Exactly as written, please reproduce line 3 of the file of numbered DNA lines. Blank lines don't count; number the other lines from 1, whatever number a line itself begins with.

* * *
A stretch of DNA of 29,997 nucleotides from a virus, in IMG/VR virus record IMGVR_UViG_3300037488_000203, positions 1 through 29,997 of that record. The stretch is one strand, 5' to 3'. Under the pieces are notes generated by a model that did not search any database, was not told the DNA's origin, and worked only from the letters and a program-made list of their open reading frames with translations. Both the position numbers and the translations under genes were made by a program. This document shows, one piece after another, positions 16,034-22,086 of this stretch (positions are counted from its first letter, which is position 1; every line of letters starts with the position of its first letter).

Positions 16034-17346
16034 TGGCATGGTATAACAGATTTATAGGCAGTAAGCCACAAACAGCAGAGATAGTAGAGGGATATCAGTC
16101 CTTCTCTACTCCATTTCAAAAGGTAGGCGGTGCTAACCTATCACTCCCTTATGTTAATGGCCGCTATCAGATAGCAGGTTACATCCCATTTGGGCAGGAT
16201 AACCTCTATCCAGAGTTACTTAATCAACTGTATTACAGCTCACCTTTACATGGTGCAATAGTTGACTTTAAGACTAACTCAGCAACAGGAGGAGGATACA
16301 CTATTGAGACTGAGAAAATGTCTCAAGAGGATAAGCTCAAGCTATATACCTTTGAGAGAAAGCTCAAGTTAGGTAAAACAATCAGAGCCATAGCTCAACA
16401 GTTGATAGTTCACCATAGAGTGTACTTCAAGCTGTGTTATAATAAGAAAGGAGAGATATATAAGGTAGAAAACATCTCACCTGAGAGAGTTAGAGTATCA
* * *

16034 TGGCATGGTATAACAGATTTATAGGCAGTAAGCCACAAACAGCAGAGATAGTAGAGGGATATCAGTC